Defendant Cosy Goose USA, however, has presented no such argument to explain how it was damaged as a result of the allegedly defective shoes transferred to it by Plaintiffs. Defendant Weitman, Cosy Goose USA's sole shareholder and president, has personally affirmed that Cosy Goose USA did not pay for any of the shoes sent to it by Plaintiffs, see Weitman Aff. at ¶ 28; see also Pls' 56.1 Statement at ¶ 68 ("Defendants did not `buy' the shoes from Plaintiffs and there were no prices for the shoes.") (citing Wetiman deposition testimony), and that the parties would periodically work out payment arrangements to send the proceeds of Cosy Goose USA back to Mr. Diktopoulos, see Weitman Aff. at ¶ 28. As argued by Plaintiffs, it does not appear that the Plaintiffs sold the shoes to Cosy Goose USA or that Cosy Goose USA is a buyer of the shoes; Cosy Goose USA is therefore not entitled to the protections of the implied warranty of merchantability under New York law. See N.Y. U.C.C. § 2-103(1)(a) (defining "buyer" as "a person who buys or contracts to buy goods"); see also Weil v. Murray, 161 F.Supp.2d 250, 256 (S.D.N.Y. 2001) (discussing definition of buyer under New York U.C.C. provisions).
In further support of this observation I note that the defense counsel has argued that Cosy Goose USA neither requested nor ordered five shipments of shoes from Plaintiff Cosy Goose Hellas or from Plaintiff Tsitsivas Bros. This assertion undermines defense counsel's argument that Cosy Goose USA is a buyer of goods within the provisions of the New York U.C.C. and that therefore it is entitled to damages on this claim against the Plaintiffs. See Defs' 56.1 Statement at ¶¶ 17, 18 (alleging that Mr. Diktopoulos placed the orders with Cosy Goose Hellas and Tsitsivas Bros. for shoes shipped to Cosy Goose USA); see also Defs' Mem. at p. 17 ("Aristotelis Diktopoulos, acting unilaterally, placed orders with Cosy Goose Hellas and Tsitsivas. Aristotelis Diktopoulos made Cosy Goose USA liable for debts that he incurred . . .").
In light of the conclusions rendered herein, it would appear that several of the Defendants' counterclaims suffer from similar factual and legal defects. The Court, however, offers no ruling on the propriety of these claims in the absence of any motion challenging their sufficiency.
2. Plaintiffs' Motion for Summary Judgment on Restitution Claim
Plaintiffs' claim against the Defendants for unjust enrichment and restitution does not rely upon the existence of a fiduciary relationship between the parties. The Second Circuit has instructed courts to consider such alternative theories of liability, including breach of contract or quasicontract, in the absence of a fiduciary relationship between bargaining parties once the existence of a joint venture has been disaffirmed. See B. Lewis Prod., 99 Fed. Appx. at 297 ("The district court did not, however, consider whether the Letter Agreement formed a contract other than a formal joint venture or exclusive agency agreement."). Plaintiffs' motion for summary judgment on their unjust enrichment claim seeks relief on such an alternative theory of liability.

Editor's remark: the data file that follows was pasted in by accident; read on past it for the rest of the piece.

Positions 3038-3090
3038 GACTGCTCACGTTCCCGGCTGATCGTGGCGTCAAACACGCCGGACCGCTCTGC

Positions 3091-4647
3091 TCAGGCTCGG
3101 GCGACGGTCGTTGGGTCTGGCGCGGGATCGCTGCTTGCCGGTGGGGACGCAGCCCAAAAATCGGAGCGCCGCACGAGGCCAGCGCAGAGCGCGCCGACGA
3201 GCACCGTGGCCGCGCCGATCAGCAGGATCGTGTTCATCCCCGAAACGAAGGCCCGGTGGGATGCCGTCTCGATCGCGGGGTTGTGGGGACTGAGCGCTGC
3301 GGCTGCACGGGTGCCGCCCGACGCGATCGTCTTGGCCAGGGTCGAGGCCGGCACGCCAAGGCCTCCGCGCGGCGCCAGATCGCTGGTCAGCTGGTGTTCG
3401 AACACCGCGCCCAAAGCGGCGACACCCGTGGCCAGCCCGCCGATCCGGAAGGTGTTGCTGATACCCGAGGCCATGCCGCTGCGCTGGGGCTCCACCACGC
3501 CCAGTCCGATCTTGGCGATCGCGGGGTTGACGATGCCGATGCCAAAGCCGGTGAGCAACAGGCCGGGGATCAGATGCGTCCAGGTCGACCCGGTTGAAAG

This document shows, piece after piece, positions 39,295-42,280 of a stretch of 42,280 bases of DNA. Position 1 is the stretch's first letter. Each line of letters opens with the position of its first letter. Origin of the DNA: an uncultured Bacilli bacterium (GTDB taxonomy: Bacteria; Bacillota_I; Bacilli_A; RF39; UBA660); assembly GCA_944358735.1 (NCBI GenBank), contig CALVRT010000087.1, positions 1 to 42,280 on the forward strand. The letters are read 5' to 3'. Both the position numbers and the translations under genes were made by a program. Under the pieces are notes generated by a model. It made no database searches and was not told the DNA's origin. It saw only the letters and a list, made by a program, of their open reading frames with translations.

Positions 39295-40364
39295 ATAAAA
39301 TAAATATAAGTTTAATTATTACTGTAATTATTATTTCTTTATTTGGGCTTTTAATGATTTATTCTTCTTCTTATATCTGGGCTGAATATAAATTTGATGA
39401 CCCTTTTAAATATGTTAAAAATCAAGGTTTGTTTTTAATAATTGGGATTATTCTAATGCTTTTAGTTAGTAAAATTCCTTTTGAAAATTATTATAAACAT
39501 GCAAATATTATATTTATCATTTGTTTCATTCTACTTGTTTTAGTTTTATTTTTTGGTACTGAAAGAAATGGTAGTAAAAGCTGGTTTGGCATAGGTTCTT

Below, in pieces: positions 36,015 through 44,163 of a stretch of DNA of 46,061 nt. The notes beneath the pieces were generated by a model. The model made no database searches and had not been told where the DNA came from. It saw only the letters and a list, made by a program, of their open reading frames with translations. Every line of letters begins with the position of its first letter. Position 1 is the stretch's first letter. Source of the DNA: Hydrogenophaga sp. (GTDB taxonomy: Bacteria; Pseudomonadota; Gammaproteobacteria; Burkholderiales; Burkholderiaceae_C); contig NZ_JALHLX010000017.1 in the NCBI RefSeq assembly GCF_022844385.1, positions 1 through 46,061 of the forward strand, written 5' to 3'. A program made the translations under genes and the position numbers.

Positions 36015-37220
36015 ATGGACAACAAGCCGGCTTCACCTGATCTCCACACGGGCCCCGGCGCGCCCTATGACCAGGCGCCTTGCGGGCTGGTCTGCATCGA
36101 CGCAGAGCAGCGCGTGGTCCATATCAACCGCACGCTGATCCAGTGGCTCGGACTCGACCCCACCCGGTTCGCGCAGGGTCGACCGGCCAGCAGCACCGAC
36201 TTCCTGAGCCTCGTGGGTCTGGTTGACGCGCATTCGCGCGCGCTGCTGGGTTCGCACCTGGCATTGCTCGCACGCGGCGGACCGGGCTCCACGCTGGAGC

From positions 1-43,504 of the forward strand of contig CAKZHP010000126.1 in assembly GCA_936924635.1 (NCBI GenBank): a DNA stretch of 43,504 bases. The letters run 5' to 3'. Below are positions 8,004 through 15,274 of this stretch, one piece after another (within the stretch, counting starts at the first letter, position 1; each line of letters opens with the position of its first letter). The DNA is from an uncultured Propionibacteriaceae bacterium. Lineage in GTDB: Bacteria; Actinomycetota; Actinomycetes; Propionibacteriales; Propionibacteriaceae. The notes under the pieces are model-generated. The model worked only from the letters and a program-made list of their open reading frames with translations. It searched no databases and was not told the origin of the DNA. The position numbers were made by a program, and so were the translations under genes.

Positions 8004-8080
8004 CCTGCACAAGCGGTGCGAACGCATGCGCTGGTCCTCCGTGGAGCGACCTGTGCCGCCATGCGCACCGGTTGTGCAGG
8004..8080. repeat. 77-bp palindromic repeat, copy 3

After reviewing Plaintiffs' motion, however, the Court is concerned that there may be evidence exchanged between the parties during discovery that has not been presented to the Court that could aid the Court in deciding this branch of Plaintiffs' motion. It appears that the parties did not focus on this branch of the Plaintiffs' motion as earnestly as they briefed and argued the joint venture issue. In light of the Court's conclusion that the parties did not enter into a joint venture, prudence dictates that the parties should reevaluate their legal arguments and marshal the evidence exchanged in discovery in an effort to crystalize the undisputed facts surrounding the parties' agreement and the parties' actions taken in furtherance of that agreement.
In raising this possibility of additional motion practice, the Court emphasizes that the parties remain bound by the filings made in connection with these motions, including their Local Rule 56.1 Statements and their responsive 56.1 statements. The parties need not reassert these facts in any subsequent filings made to the Court. The facts found to be undisputed or deemed to be admitted in this Decision are binding on counsel in any such additional motion.
Accordingly, Plaintiffs' motion for summary judgment on their claim of unjust enrichment and restitution is denied without prejudice to renew within forty-five days of today's date. Plaintiffs should focus on whether there are undisputed material facts that establish liability against the Defendants as a matter of law on the remaining claims of an account stated, goods had and received, or unjust enrichment and restitution. The Court recognizes that the parties have disputed the exact number of shoes the Plaintiffs transferred to Cosy Goose USA, the cost of the shoes transferred, and who ordered the shoes from Cosy Goose Hellas and Tsitsivas Bros. Such precise facts, however, do not necessarily have to be established in order for the Court to determine that there is no genuine issue of material fact that shoes were transferred to Cosy Goose USA, that the shoes have not been returned to the Plaintiffs from Cosy Goose USA, or that Cosy Goose USA, or some other party, has benefitted from the transfer of the shoes.
In light of the fact that these issues do not appear to have been fully considered or briefed by counsel, and out of concern that the Court would be adjudicating Plaintiffs' motion for summary judgment on an incomplete record, Plaintiffs' motion for summary judgment as to their liability claim is denied without prejudice to renew within forty-five days of today's date.
For the aforementioned reasons, Defendants Weitman and Laurevan's motion for summary judgement challenging the existence of a joint venture under New York law is granted, Plaintiffs' cross-motion for summary judgment seeking confirmation of a joint venture is denied, Defendant Cosy Goose USA's motion for summary judgment on its breach of the warranty of merchantability counterclaim is denied, and Plaintiffs' motion for summary judgment on their claim of unjust enrichment and restitution is denied without prejudice to renew within forty-five days of today's date. The Clerk of the Court should mark Docket numbers 69 and 70 as granted in part and denied in part and Docket number 73 as denied without prejudice to renew.
This constitutes the Decision and Order of the Court.